Testers evaluated sandability, resistance to sag, cure time, and adhesion using sample fiberglass panels with 3-by-3-inch test swatches. The fairing compounds were applied and cured in temperatures ranging from the low 60s to the mid-80s. Each test was repeated three times, and the results were averaged. The shaping test involved closely timed periods of even sanding using a block sander and new sheets of 80-grit sandpaper. Testers observed each materials tendency to clog the sandpaper, and measured the volume of accumulated dust after four minutes of sanding.
To evaluate hardness, testers created several molded sample coupons of each filler. A Gradco pencil hardness test kit was used to quantify the findings. The hardness testing utilized five different lead grades (H6, H3, H, B3, and B5) to determine the relative hardness of each epoxy filler.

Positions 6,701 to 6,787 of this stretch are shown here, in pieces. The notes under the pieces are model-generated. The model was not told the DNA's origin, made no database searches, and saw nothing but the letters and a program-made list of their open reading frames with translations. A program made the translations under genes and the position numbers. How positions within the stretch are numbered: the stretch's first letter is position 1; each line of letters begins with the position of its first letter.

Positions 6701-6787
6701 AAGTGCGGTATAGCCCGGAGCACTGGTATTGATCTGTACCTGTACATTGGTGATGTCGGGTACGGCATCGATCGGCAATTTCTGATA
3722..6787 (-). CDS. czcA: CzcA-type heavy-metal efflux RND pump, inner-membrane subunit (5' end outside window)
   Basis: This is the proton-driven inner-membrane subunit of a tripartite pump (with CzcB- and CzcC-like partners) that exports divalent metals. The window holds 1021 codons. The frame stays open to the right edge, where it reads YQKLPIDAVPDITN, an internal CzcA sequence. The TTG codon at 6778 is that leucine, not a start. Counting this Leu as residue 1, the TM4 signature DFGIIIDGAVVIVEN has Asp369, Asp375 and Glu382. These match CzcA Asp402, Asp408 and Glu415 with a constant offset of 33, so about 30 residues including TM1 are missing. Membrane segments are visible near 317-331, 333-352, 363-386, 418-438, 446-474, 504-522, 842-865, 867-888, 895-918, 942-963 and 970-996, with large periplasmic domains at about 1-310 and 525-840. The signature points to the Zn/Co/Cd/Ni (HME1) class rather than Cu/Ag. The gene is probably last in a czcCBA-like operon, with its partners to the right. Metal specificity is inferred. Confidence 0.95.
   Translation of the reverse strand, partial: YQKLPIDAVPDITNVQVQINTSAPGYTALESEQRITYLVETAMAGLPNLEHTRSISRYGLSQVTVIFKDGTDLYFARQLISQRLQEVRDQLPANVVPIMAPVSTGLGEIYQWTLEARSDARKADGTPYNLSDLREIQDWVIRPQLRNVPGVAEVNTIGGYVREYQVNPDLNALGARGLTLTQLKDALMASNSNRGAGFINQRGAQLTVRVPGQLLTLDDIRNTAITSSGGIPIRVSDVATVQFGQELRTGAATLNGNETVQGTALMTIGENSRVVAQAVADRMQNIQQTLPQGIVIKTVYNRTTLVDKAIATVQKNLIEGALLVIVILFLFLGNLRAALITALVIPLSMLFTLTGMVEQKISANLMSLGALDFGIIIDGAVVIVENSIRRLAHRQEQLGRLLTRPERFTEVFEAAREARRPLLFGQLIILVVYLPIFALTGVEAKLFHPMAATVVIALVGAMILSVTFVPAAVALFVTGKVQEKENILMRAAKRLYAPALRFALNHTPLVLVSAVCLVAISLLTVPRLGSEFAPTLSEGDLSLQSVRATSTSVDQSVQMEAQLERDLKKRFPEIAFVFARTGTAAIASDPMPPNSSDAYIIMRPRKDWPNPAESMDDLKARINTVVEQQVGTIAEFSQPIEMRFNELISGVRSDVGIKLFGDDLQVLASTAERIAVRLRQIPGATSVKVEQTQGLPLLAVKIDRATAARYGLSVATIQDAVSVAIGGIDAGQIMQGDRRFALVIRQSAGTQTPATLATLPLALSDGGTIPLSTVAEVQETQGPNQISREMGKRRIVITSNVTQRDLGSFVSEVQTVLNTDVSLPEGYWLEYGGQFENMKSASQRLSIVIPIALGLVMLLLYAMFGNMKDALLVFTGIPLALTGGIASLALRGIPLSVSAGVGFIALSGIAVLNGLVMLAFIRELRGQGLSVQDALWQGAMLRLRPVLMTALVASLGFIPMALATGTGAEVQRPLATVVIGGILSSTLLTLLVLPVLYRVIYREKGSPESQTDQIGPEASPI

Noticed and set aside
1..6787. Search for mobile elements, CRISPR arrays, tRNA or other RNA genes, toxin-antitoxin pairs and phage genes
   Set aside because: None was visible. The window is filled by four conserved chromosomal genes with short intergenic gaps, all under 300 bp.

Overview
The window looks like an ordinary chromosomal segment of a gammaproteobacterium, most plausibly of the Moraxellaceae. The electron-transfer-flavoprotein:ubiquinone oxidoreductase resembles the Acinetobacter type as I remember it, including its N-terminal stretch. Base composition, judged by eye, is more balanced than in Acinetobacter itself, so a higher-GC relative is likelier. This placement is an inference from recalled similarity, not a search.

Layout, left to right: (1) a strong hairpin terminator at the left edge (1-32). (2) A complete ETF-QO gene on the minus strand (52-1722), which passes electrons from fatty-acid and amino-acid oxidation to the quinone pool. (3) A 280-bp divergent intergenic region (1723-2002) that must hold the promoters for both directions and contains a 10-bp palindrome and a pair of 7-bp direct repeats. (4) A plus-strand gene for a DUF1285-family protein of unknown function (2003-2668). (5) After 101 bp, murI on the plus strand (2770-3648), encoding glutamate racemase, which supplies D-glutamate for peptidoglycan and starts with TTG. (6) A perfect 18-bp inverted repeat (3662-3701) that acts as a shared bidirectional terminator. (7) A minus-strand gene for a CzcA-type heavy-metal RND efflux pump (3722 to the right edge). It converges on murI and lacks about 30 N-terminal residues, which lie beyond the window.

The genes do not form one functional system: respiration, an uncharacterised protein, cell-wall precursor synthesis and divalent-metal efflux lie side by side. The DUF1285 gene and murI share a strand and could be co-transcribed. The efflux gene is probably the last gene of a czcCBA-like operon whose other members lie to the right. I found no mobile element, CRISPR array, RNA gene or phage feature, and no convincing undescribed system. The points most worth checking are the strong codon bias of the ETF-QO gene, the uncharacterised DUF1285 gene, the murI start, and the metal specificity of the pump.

The molded coupons were also used to measure adhesive ability. To test adhesion, we applied each filler to an inverted cup mold. The mold had been washed in order to degrease the surface, but there was no additional effort to sand or prep the surface. The assumption was that the inherently poor adhesive nature of the thermoplastic would result in a very poor bond. The adhesion test involved both dry tests and submersion testing in hot water. As expected, some of the coupons lost their grip on the cups while others remained adhered throughout.
Finally, each inverted cup was dislodged using a large, wide-bladed chisel, which provided some interesting subjective insight into the relative adhesive strength of the various epoxies.